- Pastan’s poem takes inspiration from an actual insect—the deathwatch beetle is a woodboring beetle that makes a “ticking” sound to attract mates. Choose an insect whose common name interests or inspires you. Do some research and, like Pastan, make its habits and behaviors the center of a poem.
- Isolate the action verbs in each section—so in the first: hurls, penetrate, let in, saw, spatter. Either write a poem in which each line uses the same verbs, in the same order; or, do the same exercise, using antonyms.
- Take five to six notecards and write a few words on each. These could be nouns, verbs, descriptions. Try to use your surroundings for inspiration. Then shuffle the cards and lay them out. Like Pastan, try to build a poem from the new order. As you “fill in” your jottings on the cards, think about connecting the poem through sound, color, or mood, rather than chronology or semantic meaning.
- What role do birds and insects play in Pastan’s poem? Why might she choose these particular birds and insects in her meditation on the death of a family member? Research both deathwatch beetles and cardinals (birds that famously don’t migrate): how does knowing more about them help you think about the poem in new ways?
- In her poem guide, Aimee Nezhukumatatahil notes that the poem’s “crots” or fragments offer “no clear sense of chronology.” If not chronologically, how does time work in the poem? Think about how Pastan achieves the effect of non-chronological time through numbering, fragments, and tense.
- Print out the poem and mark all the words or syllables where you hear a heavy stress. What does the poem looked like scanned? How do sound and rhythm contribute to the mood of the poem?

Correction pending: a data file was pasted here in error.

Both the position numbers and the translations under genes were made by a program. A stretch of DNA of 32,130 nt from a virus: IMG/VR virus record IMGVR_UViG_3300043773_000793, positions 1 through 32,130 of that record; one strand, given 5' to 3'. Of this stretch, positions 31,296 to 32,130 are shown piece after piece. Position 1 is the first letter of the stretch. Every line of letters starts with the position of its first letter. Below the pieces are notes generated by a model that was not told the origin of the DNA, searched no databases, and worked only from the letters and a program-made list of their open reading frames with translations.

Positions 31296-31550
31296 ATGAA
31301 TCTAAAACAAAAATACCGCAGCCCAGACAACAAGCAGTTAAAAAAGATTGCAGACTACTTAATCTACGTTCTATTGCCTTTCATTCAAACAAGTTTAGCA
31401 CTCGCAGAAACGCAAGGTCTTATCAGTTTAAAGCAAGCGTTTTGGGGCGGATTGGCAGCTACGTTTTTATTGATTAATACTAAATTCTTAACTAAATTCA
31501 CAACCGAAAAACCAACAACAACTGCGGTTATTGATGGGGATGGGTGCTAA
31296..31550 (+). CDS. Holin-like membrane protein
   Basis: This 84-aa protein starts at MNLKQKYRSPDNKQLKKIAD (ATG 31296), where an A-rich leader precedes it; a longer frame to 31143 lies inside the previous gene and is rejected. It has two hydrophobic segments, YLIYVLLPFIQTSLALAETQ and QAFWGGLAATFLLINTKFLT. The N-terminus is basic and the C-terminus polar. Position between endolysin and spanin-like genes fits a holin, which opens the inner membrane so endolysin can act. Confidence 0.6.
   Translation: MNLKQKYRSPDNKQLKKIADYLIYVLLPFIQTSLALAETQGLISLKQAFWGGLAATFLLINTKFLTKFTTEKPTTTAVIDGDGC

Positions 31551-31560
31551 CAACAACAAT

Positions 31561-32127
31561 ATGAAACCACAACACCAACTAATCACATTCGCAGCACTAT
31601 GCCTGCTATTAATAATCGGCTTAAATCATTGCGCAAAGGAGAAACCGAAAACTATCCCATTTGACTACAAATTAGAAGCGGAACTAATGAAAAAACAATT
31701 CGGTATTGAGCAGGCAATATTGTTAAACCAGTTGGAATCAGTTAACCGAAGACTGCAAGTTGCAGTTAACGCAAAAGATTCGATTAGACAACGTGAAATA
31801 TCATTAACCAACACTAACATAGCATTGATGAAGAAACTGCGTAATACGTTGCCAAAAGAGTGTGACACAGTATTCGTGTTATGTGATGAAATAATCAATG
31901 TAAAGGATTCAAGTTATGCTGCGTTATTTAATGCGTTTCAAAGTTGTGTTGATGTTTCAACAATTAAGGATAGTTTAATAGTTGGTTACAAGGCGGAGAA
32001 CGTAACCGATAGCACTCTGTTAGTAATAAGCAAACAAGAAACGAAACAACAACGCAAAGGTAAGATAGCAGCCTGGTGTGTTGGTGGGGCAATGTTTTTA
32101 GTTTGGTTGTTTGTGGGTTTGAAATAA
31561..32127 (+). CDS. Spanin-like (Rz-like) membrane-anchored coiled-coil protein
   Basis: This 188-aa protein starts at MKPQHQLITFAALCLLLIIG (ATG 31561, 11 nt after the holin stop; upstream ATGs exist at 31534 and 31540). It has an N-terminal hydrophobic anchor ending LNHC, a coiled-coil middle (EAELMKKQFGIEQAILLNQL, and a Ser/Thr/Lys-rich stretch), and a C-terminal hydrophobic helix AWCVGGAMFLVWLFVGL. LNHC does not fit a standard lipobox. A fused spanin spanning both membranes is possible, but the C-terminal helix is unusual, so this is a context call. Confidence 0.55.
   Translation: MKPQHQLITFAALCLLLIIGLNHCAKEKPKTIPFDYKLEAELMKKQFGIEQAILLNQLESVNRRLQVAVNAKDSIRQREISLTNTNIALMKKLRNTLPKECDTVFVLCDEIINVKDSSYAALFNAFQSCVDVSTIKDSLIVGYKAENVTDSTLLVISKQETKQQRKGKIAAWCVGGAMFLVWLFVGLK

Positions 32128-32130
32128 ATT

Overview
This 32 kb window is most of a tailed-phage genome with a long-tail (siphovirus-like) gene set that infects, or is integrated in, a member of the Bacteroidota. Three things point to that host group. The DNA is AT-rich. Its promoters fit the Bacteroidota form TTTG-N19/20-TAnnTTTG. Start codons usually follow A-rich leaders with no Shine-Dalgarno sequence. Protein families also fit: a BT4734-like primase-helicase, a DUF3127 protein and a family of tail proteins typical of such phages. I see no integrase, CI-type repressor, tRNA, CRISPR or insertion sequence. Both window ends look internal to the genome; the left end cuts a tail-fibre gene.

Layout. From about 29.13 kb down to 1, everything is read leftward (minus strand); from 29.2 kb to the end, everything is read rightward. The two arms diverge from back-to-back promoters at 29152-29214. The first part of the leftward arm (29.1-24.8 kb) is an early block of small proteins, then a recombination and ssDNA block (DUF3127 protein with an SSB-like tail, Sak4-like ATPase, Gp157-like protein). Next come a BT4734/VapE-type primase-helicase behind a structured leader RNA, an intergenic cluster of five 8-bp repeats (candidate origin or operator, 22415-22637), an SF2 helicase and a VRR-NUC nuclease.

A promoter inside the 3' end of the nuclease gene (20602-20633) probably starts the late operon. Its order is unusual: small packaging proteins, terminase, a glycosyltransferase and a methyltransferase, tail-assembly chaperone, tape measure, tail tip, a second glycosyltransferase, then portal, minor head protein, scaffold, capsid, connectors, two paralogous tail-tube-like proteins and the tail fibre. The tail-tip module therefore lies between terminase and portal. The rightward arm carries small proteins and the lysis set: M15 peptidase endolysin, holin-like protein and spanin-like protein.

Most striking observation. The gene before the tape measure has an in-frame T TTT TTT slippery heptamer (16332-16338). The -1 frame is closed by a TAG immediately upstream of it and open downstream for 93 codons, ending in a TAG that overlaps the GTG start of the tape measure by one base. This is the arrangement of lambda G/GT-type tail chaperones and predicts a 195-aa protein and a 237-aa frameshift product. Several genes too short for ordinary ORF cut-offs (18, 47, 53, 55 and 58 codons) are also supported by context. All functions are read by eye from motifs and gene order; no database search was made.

- Pastan’s poem finds not just inspiration but analogue in insect and animal life. Use her poem as a springboard for discussing the role of animals, insects, birds, creatures, and nature or natural life in poetry. Ask students to research and find other poems that observe, suggest, or draw from nature or animal life. You might suggest the read some poems by Lorine Niedecker, Jack Collom, and Forrest Gander, or consider the work of Jonathan Skinner, founder of the journal ecopoetics. Perhaps lead a discussion on “nature poetry”: what it means to your class, what problems writing about nature might present, and how poets such as Skinner, Niedecker, Collom, and Gander think through issues around nature, landscape, animals, and ecology in their work. Ask your students to both expand and trouble their idea of “nature poetry” by having them consider the definition of ecopoetics. Perhaps guiding your students through the first writing idea above, have them write their own works of ecopoetical exploration.
- Pastan’s poem is a kind of pre-elegy: a poem directed to a “you” about to die. Ask your students to think about the role elegy has played in poetry. Try putting the poem in conversation with other elegies. Ask your class to generate kinds of speech acts or writing that celebrate and mourn the dead. What are the characteristic or conventional subject matters, tones, images, and rhetorical gestures in such writing? Gather, or have your class research, elegies through the ages. You might make a timeline of poems: beginning with Ovid and ending with Ted Berrigan’s “People Who Died” or Julian Talamantez Brolaski’s “elegy for kari edwards.” Think about how changes in language and conventions of grieving persist or change across the poems your class has collected. Do these elegies look or sound very different from one another? In what ways? If they also seem similar, discuss how and why. What does Pastan’s poem—as a pre-elegy—share or not share with the poems your students found?